An “outsider mindset” is needed, and this necessity can be better addressed by relying on either external assistance or uninvolved personnel.
A real assailant is going to overlook any rule, etiquette and ethical issue (he/she may be a terrorist, a criminal, or even a resentful former employee) – adopting such a mentality may be difficult.
In some cases, the confrontation between the teams starts as a pure abstract exercise, in a meeting room; however, this should just be the beginning – a real test entails real attacks, which cannot overlook the organization’s physical security.
Truth be told, reproducing a real-life scenario isn’t always an option – for example, a serious assault on critical locations and infrastructures might result in irreparable damage or even in human losses.
However, whenever possible, actual tests ought to be considered, and they should also focus on the weakest spot in the security system – human beings (i.e., the employees).
The Red Team may have the chance of observing the employees’ response to some given inputs – malicious e-mail attachments, a “strange” USB drive left in the HQ facilities (parking or restroom).given inputs – malicious e-mail attachments, a “strange” USB drive left in the HQ facilities (parking or restroom).
If the company has already issued its own security policy, the Red Team’s efforts will be able to assess the employees’ knowledge, awareness and discipline of it, and also the business’s capability of enforcing the rules.
While the employees’ physical security and behavior must not be neglected, wireless networks compose another battlefield which deserves the utmost attention.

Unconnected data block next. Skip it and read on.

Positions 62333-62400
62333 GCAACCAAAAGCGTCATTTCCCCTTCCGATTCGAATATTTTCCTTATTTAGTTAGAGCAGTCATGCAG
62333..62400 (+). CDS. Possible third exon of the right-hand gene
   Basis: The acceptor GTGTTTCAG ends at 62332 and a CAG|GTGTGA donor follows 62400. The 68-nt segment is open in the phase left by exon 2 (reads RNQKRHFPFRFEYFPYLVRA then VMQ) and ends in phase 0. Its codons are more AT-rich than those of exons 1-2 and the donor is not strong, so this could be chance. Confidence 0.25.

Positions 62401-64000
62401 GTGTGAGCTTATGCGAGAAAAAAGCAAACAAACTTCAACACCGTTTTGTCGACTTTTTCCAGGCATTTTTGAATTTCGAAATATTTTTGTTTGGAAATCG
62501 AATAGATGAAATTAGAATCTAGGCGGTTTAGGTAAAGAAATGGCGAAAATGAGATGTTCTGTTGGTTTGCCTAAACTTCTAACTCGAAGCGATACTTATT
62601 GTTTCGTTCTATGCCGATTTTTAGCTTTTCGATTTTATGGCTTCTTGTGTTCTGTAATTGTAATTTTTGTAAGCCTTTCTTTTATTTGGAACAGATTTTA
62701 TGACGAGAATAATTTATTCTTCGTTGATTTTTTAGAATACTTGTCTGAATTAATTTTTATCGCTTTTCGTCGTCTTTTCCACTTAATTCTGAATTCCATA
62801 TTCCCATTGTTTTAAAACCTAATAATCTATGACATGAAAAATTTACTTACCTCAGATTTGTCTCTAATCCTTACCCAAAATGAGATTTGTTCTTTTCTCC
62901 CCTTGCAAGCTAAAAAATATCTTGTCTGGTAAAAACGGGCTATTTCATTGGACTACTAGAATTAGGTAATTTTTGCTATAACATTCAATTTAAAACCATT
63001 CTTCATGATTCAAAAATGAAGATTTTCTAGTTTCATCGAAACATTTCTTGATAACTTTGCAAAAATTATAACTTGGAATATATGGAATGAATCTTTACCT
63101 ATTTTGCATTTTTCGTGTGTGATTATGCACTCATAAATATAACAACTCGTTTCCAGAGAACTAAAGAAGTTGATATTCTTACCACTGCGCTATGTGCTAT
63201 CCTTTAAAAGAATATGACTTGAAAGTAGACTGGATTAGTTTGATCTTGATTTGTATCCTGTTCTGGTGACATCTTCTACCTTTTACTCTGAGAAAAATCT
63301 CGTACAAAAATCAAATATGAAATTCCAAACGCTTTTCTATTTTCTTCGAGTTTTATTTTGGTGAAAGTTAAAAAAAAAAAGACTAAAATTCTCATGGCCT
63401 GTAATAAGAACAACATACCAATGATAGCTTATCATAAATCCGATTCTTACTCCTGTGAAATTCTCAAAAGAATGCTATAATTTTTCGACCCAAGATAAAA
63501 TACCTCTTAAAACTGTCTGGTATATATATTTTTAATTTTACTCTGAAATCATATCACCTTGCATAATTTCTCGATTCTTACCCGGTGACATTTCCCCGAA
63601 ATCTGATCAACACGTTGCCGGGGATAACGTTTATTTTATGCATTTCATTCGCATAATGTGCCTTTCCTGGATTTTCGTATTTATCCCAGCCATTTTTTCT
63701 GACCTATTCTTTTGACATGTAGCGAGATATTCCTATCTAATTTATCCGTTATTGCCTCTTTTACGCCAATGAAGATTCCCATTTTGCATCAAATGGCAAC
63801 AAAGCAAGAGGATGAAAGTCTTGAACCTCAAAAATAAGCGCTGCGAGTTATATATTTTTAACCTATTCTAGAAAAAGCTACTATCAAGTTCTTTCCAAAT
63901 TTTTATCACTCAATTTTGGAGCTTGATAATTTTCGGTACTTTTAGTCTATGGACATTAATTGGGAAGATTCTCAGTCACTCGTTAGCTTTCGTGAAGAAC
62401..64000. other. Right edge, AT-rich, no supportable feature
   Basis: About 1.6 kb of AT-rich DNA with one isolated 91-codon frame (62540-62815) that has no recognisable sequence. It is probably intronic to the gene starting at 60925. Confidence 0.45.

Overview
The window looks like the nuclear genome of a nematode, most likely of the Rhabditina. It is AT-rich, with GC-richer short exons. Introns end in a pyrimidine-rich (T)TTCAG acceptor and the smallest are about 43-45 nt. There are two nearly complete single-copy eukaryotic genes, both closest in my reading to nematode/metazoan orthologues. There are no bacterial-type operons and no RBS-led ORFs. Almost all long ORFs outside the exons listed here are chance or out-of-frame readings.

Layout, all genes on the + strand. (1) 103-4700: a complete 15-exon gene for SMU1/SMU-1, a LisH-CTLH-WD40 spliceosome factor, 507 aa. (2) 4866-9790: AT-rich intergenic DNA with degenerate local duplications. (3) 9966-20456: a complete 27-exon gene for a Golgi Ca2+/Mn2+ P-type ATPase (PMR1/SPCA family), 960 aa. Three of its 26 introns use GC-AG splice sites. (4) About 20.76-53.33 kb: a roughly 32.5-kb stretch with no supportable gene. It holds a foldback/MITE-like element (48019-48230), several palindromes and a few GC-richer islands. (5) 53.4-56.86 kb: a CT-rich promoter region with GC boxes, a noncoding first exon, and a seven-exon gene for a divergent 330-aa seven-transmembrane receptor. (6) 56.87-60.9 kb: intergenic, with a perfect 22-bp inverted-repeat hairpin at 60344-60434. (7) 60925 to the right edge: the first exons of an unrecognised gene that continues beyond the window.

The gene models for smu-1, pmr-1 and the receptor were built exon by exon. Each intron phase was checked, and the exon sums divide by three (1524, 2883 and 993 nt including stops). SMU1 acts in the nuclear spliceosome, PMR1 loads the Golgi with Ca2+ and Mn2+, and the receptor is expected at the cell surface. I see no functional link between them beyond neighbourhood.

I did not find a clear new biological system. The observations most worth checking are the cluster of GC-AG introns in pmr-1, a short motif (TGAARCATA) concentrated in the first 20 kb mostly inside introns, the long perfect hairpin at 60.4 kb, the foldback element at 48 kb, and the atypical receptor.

The migration from wired to Wi-Fi networks has been transparent and plain, despite the need for a distinct, specific security approach to each solution.
One of the most serious threats to wireless network is the so-called Wardriving, which paves the way for following malicious and exploitative activities.
Cooperation, Mutual Feedback and Continuous Improvement
The usefulness of the Red Team vs Blue Team approach lies in interaction and mutual feedback, in its ability to turn the challenge into a way to ameliorate an organization’s capability of detecting and counter threats.
Such a cooperation should strive for continuous improvement, the Blue Team should see the Red Team’s activities as an opportunity to understand potential assailant’s tactics, techniques, and procedures.
While a SOC’s failure to notice a breach may depend on its staff members’ shortcomings, it may also be the outcome of inadequate measures against really refined or even previously unknown methods.
The Red Team attack can expose these weaknesses before real criminals may take advantage of them. As each team has different purposes, their means will be different, too.
The Red Team is expected to master the use of offensive tools (for example, Meterpreter or Metasploit), to know what a SQL injection is, to employ network scanning tools (Nmap), to use scripting languages, to recognize router and firewall commands, etc.
On the other hand, the Blue Team is supposed to understand any single phase of an Incident Response, to master its own share of tools and languages, to notice suspicious traffic patterns, to identify the Indicators of Compromise, to use an IDS properly, to carry out analyses and forensic testing on different Operating Systems.
A New Color on the Horizon
Since each team strives to reach its own goals – and, when defined, its own KPIs – having the two of them work synergically is not an easy task.
However, the ultimate aim is helping the business attain a higher level of security; therefore, a new Team – more correctly, a new “function” has been getting more and more attention.
This new actor, the “Purple Team”, would have to maximize and guarantee the effectiveness of the “traditional” groups’ activity, by combining the Blue Team’s defensive routine with the weaknesses exposed by the Red Team, thus producing coherent efforts aiming at maximizing the results and common, business-led KPIs and metrics
Written by: Luigi Cristiani (@gigicristiani)
ICT Security and Network Specialist
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(Security Affairs – Red Team, hacking)